For a stretch in the 1980s and early 1990s, the Hong Kong film industry couldn’t get enough of hopping vampires. 1985’s genre-defining horror comedy Mr. Vampire began a cycle of sequels, spin-offs, and Z-grade knockoffs that pitted the stiff undead of Chinese folklore against Taoist priests, European-style vampires (Vampire Vs Vampire), the star of The Gods Must Be Crazy (Crazy Safari), and RoboCop (cut-and-paste schlockmeister Godfrey Ho’s Robo Vampire). As a genre trope, the hopping vampire—called geung-si in Cantonese and jiangshi in Mandarin—is seemingly un-parody-able, because its film depictions have always been closely tied to comedy.
Rigor Mortis, the directorial debut of Cantonese pop singer Juno Mak, attempts to revive the dormant genre by transposing it into the style and structure of J-horror. Produced by Takashi Shimizu (Ju-On), it’s a discolored, comparatively humorless, slow-build horror movie whose connection to the hopping-vampire craze would seem tenuous if it weren’t continually asserting it.
The film stars Mr. Vampire’s Chin Siu-ho as a fictionalized version of himself, a washed-up actor who moves into a dilapidated apartment block with the intention of committing suicide but ends up joining forces with vampire-hunter-turned-cook Yau (Anthony Chan, wearing the same Coke-bottle glasses as he wore in Mr. Vampire and Mr. Vampire IV) against the hopping-vampire equivalent of “fast” zombies. Though its premise suggests a kind of geung-si JCVD (there’s even a custody battle involved), the movie never really works as a commentary on either the genre or its star’s screen persona. (Not that it doesn’t try; even the score from Mr. Vampire gets quoted.)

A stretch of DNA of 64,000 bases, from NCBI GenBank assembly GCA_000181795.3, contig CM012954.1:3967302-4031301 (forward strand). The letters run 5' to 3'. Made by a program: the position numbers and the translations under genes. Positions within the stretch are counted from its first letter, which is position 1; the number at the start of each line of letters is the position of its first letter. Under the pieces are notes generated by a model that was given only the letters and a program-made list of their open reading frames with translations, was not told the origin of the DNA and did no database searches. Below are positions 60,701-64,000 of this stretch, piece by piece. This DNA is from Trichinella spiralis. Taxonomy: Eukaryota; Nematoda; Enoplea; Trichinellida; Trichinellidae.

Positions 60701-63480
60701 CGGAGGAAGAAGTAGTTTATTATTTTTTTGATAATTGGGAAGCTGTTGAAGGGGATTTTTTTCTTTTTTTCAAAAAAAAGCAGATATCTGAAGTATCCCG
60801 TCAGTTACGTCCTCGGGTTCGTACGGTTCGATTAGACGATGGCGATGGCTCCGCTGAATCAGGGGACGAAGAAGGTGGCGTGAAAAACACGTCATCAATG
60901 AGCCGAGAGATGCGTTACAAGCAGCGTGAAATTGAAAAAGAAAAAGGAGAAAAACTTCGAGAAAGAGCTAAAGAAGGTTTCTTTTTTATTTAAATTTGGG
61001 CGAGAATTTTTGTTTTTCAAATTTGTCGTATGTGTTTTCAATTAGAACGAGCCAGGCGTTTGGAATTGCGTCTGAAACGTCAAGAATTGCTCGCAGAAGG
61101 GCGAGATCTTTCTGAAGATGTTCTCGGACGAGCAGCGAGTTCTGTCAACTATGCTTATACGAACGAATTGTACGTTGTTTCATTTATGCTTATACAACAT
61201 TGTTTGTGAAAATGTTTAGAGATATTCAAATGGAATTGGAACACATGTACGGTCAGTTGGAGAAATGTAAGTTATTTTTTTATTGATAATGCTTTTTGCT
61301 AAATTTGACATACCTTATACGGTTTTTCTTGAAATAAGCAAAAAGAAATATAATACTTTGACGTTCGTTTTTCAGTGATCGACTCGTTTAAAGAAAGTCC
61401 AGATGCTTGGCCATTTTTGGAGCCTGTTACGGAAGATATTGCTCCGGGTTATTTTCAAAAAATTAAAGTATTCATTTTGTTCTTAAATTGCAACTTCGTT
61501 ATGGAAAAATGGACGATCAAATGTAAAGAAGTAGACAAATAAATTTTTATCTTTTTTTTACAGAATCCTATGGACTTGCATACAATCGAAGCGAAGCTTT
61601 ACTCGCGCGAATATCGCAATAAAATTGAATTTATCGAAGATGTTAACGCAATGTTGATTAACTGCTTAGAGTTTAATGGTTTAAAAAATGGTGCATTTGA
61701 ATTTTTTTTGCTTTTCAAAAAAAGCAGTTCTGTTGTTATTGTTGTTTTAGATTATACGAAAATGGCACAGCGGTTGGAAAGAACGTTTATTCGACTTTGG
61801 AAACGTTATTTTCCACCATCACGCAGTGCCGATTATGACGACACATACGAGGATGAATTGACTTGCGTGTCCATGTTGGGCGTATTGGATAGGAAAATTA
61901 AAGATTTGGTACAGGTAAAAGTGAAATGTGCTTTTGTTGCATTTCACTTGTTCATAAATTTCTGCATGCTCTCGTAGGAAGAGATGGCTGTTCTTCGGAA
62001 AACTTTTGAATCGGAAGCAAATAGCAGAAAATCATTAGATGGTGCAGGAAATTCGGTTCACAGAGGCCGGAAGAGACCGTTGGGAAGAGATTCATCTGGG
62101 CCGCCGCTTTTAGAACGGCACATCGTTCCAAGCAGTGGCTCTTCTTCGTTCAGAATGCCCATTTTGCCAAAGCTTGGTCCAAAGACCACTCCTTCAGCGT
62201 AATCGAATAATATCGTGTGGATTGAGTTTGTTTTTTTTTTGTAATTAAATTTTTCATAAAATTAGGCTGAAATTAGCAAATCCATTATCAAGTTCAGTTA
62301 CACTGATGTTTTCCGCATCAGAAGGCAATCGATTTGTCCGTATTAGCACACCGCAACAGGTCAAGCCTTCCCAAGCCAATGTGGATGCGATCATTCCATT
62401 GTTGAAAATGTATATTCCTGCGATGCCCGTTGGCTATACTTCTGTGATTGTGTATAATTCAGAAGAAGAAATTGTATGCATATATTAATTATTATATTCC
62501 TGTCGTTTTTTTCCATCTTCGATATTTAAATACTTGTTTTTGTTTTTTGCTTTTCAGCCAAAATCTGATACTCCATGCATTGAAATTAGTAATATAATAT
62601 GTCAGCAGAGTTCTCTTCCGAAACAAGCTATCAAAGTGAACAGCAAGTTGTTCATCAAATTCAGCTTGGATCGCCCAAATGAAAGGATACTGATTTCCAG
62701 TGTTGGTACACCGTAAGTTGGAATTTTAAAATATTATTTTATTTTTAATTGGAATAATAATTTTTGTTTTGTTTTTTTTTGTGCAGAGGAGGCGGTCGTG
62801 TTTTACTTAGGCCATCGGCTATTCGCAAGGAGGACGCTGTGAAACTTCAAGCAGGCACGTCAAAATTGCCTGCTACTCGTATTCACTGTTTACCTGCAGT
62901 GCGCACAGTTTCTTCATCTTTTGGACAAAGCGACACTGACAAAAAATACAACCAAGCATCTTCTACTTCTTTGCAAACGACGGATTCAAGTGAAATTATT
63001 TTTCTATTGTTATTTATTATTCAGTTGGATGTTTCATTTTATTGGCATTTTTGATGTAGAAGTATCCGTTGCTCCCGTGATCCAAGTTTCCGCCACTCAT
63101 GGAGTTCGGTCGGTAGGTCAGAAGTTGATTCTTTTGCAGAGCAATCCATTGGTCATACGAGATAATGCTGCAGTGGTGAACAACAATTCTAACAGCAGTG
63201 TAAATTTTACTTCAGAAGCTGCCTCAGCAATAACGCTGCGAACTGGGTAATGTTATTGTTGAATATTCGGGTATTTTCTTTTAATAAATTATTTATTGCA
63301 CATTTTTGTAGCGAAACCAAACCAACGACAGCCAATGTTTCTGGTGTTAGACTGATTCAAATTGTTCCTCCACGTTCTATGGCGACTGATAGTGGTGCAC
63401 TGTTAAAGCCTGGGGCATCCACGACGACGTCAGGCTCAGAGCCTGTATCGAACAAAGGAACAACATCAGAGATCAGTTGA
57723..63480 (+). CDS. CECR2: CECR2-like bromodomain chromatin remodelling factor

Instead, Rigor Mortis functions best as an above-average fright flick, distinguished by its sense of supernatural folklore—scads more imaginative than its Western counterparts—and Mak’s eye for bizarre close-ups, whether it’s Yau’s flip-flops sticking to a floor covered in blood, or Chin’s aviator shades reflecting the interior of an elevator, the opening door framed so that it resembles the haw of a reptilian eye. Though the drained, grayish color palette never rises above the level of glossy gimmickry, the strong supporting cast—including Paw Hee-ching as the head vampire’s widow and Johnnie To regular Lo Hoi-pang as the building’s security guard—injects a sense of local color into the proceedings.
The hopping vampires themselves are both the film’s strong point and its major weakness. Restyled to suit broader tastes, they don’t so much hop as lunge. In the film’s earlier portions, they seem like little more than a collection of shock tactics pulled from survival games and 2000s Japanese horror. But once it comes time to defeat them, the movie bows to the logic of folkloric, rather than pop-cultural, horror. The effects-heavy climax imaginatively combines the arcane and the mundane; matter transforms from wood to mud to fire as Chin and the Big Bad duke it out in a concrete hallway, the space around them snapping in and out of recognizable reality.